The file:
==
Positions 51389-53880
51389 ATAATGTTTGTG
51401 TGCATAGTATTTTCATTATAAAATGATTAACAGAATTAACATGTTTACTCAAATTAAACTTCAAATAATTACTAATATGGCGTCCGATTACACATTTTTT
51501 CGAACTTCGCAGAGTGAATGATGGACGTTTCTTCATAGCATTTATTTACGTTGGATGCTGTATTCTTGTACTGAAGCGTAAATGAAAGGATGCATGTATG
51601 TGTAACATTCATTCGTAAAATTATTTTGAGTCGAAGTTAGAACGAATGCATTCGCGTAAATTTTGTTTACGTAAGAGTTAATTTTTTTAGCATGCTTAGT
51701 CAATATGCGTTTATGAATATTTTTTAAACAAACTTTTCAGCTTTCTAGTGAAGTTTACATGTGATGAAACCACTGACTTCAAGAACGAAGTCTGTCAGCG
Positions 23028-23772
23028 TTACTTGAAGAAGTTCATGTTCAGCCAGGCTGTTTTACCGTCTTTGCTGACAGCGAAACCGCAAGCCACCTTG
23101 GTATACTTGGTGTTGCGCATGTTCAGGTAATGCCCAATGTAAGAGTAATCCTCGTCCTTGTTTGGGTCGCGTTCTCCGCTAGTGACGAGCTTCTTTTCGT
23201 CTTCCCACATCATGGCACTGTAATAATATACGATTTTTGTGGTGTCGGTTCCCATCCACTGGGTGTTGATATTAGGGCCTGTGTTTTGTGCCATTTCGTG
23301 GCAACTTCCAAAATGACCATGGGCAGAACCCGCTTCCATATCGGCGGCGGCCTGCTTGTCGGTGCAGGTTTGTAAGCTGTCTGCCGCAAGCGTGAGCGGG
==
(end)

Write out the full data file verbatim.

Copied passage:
Positions 51389-53880
51389 ATAATGTTTGTG
51401 TGCATAGTATTTTCATTATAAAATGATTAACAGAATTAACATGTTTACTCAAATTAAACTTCAAATAATTACTAATATGGCGTCCGATTACACATTTTTT
51501 CGAACTTCGCAGAGTGAATGATGGACGTTTCTTCATAGCATTTATTTACGTTGGATGCTGTATTCTTGTACTGAAGCGTAAATGAAAGGATGCATGTATG
51601 TGTAACATTCATTCGTAAAATTATTTTGAGTCGAAGTTAGAACGAATGCATTCGCGTAAATTTTGTTTACGTAAGAGTTAATTTTTTTAGCATGCTTAGT
51701 CAATATGCGTTTATGAATATTTTTTAAACAAACTTTTCAGCTTTCTAGTGAAGTTTACATGTGATGAAACCACTGACTTCAAGAACGAAGTCTGTCAGCG
Positions 23028-23772
23028 TTACTTGAAGAAGTTCATGTTCAGCCAGGCTGTTTTACCGTCTTTGCTGACAGCGAAACCGCAAGCCACCTTG
23101 GTATACTTGGTGTTGCGCATGTTCAGGTAATGCCCAATGTAAGAGTAATCCTCGTCCTTGTTTGGGTCGCGTTCTCCGCTAGTGACGAGCTTCTTTTCGT
23201 CTTCCCACATCATGGCACTGTAATAATATACGATTTTTGTGGTGTCGGTTCCCATCCACTGGGTGTTGATATTAGGGCCTGTGTTTTGTGCCATTTCGTG
23301 GCAACTTCCAAAATGACCATGGGCAGAACCCGCTTCCATATCGGCGGCGGCCTGCTTGTCGGTGCAGGTTTGTAAGCTGTCTGCCGCAAGCGTGAGCGGG